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When Calvin Barrick was going to submarine school in New London he signed up for the navy’s V12 program which was officer's candidate training. He was approved at the time but was not called up. After returning to Midway after their third patrol Mr. Frazee [Annotators Note: US Navy Captain Murray B. Frazee] got word that Barrick may be called to go to that training and that is how he was transferred off the Tang [Annotator’s Note: USS Tang (SS306)]. Frazee transferred him off at Midway and told him that if he was not called up he could catch up with the Tang back at Pearl Harbor. He was not called so he rode another submarine, the Albacore [Annotator’s Note: USS Albacore (SS218)], back to Pearl Harbor. He arrived a day or two after the Tang had deployed on her fifth patrol. That is how close Barrick came to being back on. It was his lucky day. At the same time Mr. Frazee was transferred off. He is the one who called Barrick in and told him what had happened to the Tang. Their third patrol was what O'Kane referred to as an empire patrol. That was a patrol where they patrolled the waters off the Japanese Empire. On this patrol they were headed to the East China Sea and the Yellow Sea. The crew was well informed of where they were going. The charts for their destinations were usually right next to Barrick’s station so he knew where they were going. Only the best boats were sent that far. The Tang’s third patrol was the highest scoring patrol of the war. After the war the Tang was officially credited with sinking 10 Japanese ships during the third patrol. Two of those ships were hit at about the same time when O'Kane slipped up in the middle of the convoy. After hitting the two ships one of the enemy escorts lit the Tang up with a searchlight forcing O'Kane to take the boat very deep. After one of the attacks on a Japanese ship the crew of the Tang picked up a Japanese sailor. They nicknamed him Firecracker. The ship they sunk seemed to be a new one and Barrick believes that Firecracker was rescued to help identify the ship and others later on. Barrick did not have any direct contact with him because he did not speak Japanese and Firecracker did not speak English. Barrick does not know how the crew came up with the nickname for the Japanese sailor they rescued. Barrick recalls listening to Tokyo Rose. During that patrol Tokyo Rose did not mention the USS Tang by name but did mention that there was an American submarine sinking ships in the East China Sea. When they were leaving after that patrol there were Japanese hunter killer groups trying to pen them in to sink them but Barrick did not know it at the time. When they got back to Midway Barrick was transferred off the Tang by the executive officer Murray Frazee. When Barrick finally made it back to Pearl Harbor Frazee was stationed in an office there and he told Barrick that the Tang had been lost.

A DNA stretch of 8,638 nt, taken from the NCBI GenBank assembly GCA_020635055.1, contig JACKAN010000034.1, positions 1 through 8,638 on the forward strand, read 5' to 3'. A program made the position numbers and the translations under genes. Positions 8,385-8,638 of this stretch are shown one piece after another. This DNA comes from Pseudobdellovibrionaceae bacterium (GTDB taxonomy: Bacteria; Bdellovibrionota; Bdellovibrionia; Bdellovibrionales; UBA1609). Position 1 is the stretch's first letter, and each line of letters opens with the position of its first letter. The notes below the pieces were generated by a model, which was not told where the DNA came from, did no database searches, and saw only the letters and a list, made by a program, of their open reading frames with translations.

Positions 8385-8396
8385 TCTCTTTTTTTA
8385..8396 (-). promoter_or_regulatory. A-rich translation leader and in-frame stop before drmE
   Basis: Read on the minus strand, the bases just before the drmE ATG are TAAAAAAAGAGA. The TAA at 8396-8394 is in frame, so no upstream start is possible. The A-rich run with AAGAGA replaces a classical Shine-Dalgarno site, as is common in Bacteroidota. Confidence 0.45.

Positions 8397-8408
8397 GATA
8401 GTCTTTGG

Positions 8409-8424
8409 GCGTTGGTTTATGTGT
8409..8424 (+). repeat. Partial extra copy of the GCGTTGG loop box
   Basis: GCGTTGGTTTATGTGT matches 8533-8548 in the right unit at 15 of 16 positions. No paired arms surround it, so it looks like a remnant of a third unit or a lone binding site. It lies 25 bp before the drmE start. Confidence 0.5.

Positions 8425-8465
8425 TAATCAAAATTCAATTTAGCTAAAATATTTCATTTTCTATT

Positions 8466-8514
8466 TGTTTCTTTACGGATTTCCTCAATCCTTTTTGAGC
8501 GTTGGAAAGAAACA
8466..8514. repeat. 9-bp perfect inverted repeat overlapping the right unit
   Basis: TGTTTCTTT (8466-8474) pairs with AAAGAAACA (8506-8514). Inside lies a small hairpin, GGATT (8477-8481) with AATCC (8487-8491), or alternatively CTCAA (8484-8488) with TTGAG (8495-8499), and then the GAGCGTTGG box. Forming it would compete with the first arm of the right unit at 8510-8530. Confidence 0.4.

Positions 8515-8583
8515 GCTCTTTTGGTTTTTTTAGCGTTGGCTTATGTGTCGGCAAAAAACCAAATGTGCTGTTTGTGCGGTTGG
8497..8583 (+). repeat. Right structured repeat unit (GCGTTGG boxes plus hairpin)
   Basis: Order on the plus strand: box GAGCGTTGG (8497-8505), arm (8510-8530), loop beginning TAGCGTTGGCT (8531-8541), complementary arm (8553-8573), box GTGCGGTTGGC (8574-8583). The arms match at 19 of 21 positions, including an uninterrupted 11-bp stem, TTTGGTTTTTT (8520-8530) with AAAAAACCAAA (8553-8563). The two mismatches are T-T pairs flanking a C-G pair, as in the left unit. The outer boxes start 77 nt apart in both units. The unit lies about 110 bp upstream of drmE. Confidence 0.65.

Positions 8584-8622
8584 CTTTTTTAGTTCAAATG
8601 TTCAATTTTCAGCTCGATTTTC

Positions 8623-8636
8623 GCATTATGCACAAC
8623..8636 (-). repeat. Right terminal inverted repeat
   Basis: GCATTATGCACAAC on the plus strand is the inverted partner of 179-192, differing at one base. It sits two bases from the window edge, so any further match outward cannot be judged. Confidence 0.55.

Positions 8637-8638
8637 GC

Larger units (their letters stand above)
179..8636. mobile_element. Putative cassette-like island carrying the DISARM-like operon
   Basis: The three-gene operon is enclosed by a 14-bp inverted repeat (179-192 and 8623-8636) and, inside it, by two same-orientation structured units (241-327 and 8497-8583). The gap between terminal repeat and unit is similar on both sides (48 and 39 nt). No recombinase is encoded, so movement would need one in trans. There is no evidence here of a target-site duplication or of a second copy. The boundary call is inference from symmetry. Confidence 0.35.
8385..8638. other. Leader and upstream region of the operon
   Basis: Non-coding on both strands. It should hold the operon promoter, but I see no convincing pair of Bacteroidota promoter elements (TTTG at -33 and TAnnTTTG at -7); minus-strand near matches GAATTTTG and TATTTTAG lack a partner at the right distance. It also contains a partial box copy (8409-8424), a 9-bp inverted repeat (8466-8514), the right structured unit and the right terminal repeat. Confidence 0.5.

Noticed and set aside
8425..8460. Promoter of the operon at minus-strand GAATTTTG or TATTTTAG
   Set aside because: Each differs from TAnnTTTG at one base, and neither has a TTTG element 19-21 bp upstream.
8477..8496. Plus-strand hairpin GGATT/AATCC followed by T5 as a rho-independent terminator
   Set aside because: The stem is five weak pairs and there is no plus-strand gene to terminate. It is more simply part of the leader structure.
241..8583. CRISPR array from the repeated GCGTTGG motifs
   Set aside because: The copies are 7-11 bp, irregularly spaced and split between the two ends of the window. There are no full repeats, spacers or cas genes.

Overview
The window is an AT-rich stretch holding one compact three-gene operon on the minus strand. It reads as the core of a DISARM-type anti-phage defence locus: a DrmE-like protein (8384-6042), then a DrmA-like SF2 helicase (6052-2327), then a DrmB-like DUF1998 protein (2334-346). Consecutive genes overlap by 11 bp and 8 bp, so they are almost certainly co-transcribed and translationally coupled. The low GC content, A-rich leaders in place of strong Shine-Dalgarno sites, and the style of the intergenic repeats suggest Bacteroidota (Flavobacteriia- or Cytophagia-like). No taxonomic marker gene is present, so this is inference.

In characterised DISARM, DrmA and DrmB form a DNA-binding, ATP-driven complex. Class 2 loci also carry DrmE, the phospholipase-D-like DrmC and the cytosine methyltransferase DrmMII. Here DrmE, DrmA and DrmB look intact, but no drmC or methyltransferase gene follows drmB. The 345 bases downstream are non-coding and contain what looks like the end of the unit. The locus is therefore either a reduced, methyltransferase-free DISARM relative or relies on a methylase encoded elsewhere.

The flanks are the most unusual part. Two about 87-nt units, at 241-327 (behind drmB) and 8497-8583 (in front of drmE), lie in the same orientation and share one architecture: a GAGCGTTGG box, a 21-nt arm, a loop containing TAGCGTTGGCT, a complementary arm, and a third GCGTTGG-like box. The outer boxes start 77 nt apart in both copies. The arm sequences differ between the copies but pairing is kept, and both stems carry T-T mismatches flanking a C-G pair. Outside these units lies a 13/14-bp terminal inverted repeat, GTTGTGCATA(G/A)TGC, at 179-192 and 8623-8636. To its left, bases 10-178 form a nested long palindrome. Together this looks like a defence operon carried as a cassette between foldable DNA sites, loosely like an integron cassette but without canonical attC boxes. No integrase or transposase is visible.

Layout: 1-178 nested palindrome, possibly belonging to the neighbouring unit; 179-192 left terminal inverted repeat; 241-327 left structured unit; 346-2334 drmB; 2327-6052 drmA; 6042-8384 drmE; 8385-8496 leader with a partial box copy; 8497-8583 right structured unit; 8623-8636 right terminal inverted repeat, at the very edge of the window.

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Calvin Barrick was transferred to the USS Searaven [Annotator’s Note: USS Searaven (SS196)] which was an older submarine based out of Pearl Harbor. He spent the rest of the time going out testing experimental stuff like underwater telephone lines and acoustic homing torpedoes. They would go out and conduct tests during the day then they were back in Pearl Harbor at night. The torpedoes they used were horrible. Before they had gone out the torpedoes had been even worse. They had some problems with them. Some would misfire or they would broach which would give them away. By the time Barrick got out there the torpedoes that were being shipped out were arriving at Pearl Harbor where they were reworked before being sent to a boat. It was frustrating having a perfectly lined up torpedo slam into the side of the target without detonating. When Barrick was first transferred off the Tang [Annotator’s Note: USS Tang (SS306)] he thought he was going to officer candidate school so he was not disappointed. It was decided that he would instead be assigned to a new construction boat in New London, Connecticut. He got back to the United States and got 30 day’s leave. When he reported in he was assigned to a small PC boat which was used as a target for practicing subs. He was not happy about that. Fortunately he got out of the service a few months later. Barrick was at Pearl Harbor when the war ended in Europe but cannot recall where he was when the Japanese surrendered. Barrick liked serving aboard the USS Tang. After the war he learned that some of the men from the Tang had been rescued after being prisoners of war. After Barrick got out of the service he would go to the USS Searaven reunions which were always held with the Submarine Veterans of World War 2. They were able to keep up to date with everything. Clayton Decker has passed away. Barrick got to see Decker and DeSilva although he did not know DeSivla because he had reported aboard the USS Tang after Barrick was transferred off the boat. Decker and DeSilva told him how they got out of the boat. DeSilva invited Barrick to some of their reunions but they never had one. He has never spoken to Leibold and Caverly but would like to. [Annotators Note: the interviewer and Barrick talk about some of the men who served aboard the USS Tang.] After the war Barrick never spoke to O'Kane or Murray Frazee. Calvin Barrick is proud to have served aboard the USS Tang.